I got an email recently asking about whether I used a formula of some sort when creating a new class. I figured the answer might make a good (and easy) post for the blog, so my process is as follows:
1) I read something and think that a particular character would make a good class. I usually look for something from classic fantasy literature, folklore or fairy tales, and a character type which spans a few different sources, even though one in particular might be the original or best known (i.e. there are lots of barbarians in fantasy stories, but Conan is the best known).
It’s quite fun and old school appropriate to base a character class on a particular character from fantasy, including adding in quirks about that character – i.e. the AD&D ranger being able to specifically use crystal balls because Aragorn could use a palantir. If you want to do a “mystic knight” class, go ahead and make it the Luke Skywalker class and include a whining ability – inside jokes like that are integral to the origins of the hobby.
2) I come up with level titles. Seems weird to do that second, but if I can’t come up with eight or nine synonyms for the class, it probably isn’t based on a broad enough concept.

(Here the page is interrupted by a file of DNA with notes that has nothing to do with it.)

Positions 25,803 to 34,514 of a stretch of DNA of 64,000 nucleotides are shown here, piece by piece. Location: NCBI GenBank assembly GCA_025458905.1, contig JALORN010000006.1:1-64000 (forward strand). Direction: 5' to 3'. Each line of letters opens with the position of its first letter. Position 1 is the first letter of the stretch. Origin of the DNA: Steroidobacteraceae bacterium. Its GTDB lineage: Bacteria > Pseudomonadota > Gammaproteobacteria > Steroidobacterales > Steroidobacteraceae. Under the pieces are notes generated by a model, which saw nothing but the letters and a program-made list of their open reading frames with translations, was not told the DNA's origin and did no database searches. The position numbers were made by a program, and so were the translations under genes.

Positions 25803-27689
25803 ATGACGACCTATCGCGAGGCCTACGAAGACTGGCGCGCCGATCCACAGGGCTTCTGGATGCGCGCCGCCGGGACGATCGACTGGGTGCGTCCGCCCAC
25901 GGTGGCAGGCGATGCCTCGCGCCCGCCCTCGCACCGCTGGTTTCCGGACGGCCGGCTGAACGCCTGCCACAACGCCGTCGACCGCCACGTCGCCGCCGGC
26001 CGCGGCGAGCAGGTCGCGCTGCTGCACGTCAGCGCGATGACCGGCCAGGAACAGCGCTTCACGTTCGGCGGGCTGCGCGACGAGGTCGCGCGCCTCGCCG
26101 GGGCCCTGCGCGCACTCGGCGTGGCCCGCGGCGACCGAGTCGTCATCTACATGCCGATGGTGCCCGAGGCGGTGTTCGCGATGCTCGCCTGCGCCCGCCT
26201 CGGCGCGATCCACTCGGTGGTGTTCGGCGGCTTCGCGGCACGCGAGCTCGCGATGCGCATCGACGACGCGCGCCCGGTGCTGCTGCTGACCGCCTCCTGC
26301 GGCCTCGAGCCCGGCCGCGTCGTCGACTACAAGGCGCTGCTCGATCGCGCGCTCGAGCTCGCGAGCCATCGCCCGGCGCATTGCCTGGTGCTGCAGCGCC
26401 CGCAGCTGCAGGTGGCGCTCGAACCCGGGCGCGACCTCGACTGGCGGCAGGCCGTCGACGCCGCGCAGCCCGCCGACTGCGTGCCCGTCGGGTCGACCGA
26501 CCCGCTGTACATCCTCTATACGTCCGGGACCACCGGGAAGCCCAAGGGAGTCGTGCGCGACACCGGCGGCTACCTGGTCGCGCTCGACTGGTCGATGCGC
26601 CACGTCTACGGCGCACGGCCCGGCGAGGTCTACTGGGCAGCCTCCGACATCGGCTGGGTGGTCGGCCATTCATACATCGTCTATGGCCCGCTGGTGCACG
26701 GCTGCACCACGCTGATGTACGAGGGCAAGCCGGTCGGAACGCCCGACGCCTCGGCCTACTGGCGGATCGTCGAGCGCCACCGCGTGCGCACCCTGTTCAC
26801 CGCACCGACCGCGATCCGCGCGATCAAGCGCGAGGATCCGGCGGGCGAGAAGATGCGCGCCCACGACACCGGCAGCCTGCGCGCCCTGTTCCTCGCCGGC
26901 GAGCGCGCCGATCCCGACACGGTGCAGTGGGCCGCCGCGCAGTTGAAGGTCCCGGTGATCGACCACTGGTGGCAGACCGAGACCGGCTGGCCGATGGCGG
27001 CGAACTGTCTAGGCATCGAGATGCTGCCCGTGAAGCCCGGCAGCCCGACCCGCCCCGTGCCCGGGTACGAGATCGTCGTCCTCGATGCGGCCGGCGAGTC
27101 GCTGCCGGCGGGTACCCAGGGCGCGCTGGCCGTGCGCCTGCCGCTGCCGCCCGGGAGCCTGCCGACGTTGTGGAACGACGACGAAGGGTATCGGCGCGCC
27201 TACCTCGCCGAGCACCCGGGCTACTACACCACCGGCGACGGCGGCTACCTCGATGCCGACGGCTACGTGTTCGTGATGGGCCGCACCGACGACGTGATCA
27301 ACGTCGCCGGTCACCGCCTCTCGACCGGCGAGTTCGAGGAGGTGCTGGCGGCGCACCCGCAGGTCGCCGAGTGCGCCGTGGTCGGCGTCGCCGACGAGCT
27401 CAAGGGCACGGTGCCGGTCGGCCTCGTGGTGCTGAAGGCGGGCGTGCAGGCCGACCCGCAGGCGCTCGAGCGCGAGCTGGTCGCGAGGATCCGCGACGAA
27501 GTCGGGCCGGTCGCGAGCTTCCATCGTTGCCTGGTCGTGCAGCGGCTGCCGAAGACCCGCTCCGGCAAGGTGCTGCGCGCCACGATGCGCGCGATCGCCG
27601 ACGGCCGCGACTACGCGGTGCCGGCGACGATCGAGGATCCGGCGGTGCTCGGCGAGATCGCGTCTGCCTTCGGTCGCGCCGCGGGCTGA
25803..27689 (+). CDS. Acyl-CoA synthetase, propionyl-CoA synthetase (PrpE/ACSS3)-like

3) I think up one or two specific abilities that not only fit the character, but which set it apart from existing classes. I try not to just make a new class with a mix of abilities from older classes, though sometimes an existing ability is appropriate.
4) I next look for a similar existing class and use it as my base in terms of attack bonus, save bonuses, etc. I throw in the special abilities and then try to figure out how comparable it is to the existing class in terms of power to help me decide which XP chart to use.
And that’s pretty much it. I try to keep in mind that I’m making up a bit of make believe nonsense for a game – i.e. I don’t take the process to seriously. Have fun. Be a little silly.
By the way – Tanner Yea’s Races of Lore now joins his Heroes of Lore as a download on the Blood & Treasure page.